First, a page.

• Features: Alternative Input, Interactive Description, Sound and Sonification, ,
  • Published Version: Resistance in a Wire

Capacitor Lab: Basics

  • Features: Alternative Input, , ,
  • Prototype Version: CLB 1.0.0-dev.14
  • An early exploration (2015) into how to make a sim accessible has taken place for Capacitor Lab Basics. The sim is keyboard navigable with some auditory descriptions when using 'Forms' mode with a screen reader. We are working on updating the content and the interactions, so that the simulation can be accessed by a screen reader in any mode. This prototype has been tested with NVDA and Firefox.

Forces and Motion: Basics

  • Features: Alternative Input, , ,
  • Prototype Version: FAMB 2.0.0-accessible-instance.2
  • An early exploration (2015) into how to make a sim accessible has taken place for Forces and Motion Basics. It has working keyboard navigation and auditory descriptions for the 'Net Force' screen when the screen reader is in 'Forms' mode. We are working on updating the content so that it can be read by the screen reader in any mode. Notes for the main interaction: Press 'Enter' or 'Spacebar' to enter a group of pullers. Once in the group, use 'Arrow' keys to choose which puller you wish to select. Press 'Enter' or 'Spacebar' to select puller and move to knot selection. Use 'Arrow' keys to choose between different knots. Press 'Escape' to leave a group of pullers or knots, 'Tab' to leave group and go to next element. This prototype has been tested with NVDA and Firefox.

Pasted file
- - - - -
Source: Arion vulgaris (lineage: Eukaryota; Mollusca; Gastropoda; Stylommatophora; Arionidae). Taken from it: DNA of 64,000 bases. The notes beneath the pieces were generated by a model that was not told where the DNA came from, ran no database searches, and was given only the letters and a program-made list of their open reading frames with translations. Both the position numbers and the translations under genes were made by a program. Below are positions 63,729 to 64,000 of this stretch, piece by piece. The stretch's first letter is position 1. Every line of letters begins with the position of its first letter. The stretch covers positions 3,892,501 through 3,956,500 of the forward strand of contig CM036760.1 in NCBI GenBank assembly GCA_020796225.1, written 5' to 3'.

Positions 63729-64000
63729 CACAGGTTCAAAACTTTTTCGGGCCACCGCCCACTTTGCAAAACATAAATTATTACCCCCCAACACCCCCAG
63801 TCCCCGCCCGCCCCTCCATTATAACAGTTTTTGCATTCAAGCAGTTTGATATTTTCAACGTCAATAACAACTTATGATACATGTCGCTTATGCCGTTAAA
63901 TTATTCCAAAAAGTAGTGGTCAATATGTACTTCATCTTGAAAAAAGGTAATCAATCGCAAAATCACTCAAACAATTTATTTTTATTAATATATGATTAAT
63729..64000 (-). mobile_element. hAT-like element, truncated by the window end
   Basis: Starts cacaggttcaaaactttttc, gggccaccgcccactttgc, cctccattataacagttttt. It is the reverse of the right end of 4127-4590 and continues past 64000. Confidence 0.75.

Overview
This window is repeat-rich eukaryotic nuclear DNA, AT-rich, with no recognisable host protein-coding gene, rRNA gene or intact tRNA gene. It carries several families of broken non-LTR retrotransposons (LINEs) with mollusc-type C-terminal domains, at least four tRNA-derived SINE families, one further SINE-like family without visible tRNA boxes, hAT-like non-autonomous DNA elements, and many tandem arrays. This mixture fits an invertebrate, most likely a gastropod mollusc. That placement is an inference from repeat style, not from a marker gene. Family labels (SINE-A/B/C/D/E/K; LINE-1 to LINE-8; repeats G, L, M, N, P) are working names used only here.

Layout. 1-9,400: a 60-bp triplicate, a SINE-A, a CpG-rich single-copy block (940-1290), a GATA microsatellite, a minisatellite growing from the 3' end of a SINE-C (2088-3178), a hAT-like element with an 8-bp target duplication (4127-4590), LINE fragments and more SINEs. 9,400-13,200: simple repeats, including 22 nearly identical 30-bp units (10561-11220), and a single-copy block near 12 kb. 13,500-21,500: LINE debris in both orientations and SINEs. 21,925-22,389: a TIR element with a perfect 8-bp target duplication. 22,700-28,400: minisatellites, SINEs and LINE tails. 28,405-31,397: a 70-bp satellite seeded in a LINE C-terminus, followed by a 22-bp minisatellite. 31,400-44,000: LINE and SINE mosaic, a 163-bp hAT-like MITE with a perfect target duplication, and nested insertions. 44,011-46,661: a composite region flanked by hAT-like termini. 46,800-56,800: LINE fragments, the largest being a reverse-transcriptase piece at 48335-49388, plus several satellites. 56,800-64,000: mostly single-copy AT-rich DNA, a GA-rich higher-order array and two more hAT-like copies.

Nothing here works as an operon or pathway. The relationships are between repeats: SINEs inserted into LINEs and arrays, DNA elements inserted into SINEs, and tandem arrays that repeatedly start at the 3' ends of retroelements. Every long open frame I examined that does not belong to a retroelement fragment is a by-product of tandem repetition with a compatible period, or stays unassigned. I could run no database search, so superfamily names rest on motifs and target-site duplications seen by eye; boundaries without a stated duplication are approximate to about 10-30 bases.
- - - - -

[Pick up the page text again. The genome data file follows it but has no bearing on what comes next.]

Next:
Molecules and Light

  • Features: Alternative Input, Interactive Description, Sound and Sonification, Mobile Accessibility
  • Prototype Version: MAL 1.5.0-dev.50
  • Turn light source on to explore. Observe what happens in the observation window as you set up different combinations of light source and molecule. Note this prototype supports browser zooming options, so zoom in for a closer look, if you need to.

Plinko Probability

  • Features: Alternative Input, , ,
  • Prototype Version: PP 1.2.0-dev.3
  • Drop balls to begin observations. Note this sim does not yet have a Keyboard Shortcuts dialog, and simple descriptions are in progress.

Reactants, Products and Leftovers

  • Features: Alternative Input, , ,
  • Prototype Version: RPAL 1.2.0-dev.3
  • Build sandwiches, then investigate molecules to explore reactants products and leftovers. Note this sim does not yet have a Keyboard Shortcuts dialog, and simple descriptions are in progress.

Rutherford Scattering

  • Features: Alternative Input, , ,
  • Prototype Version: RS 1.1.0-dev.4
  • Stream alpha particles to begin observations in Rutherford’s experiment. Note this sim does not yet have a Keyboard Shortcuts dialog.

Students can already use multiple input methods to interact with the simulation, for example, by using a mouse, trackpad, or touch. The addition of Keyboard Navigation expands options for input methods, allowing input through key presses on the keyboard, and also through assistive devices such as switches, joysticks, alternative keyboards, electronic pointing devices, sip-and-puff systems, and more.

Our design strategy for keyboard navigation and keyboard access is to:

  • use a bold visual focus highlight (common to all sims) that indicates where a student is in their exploration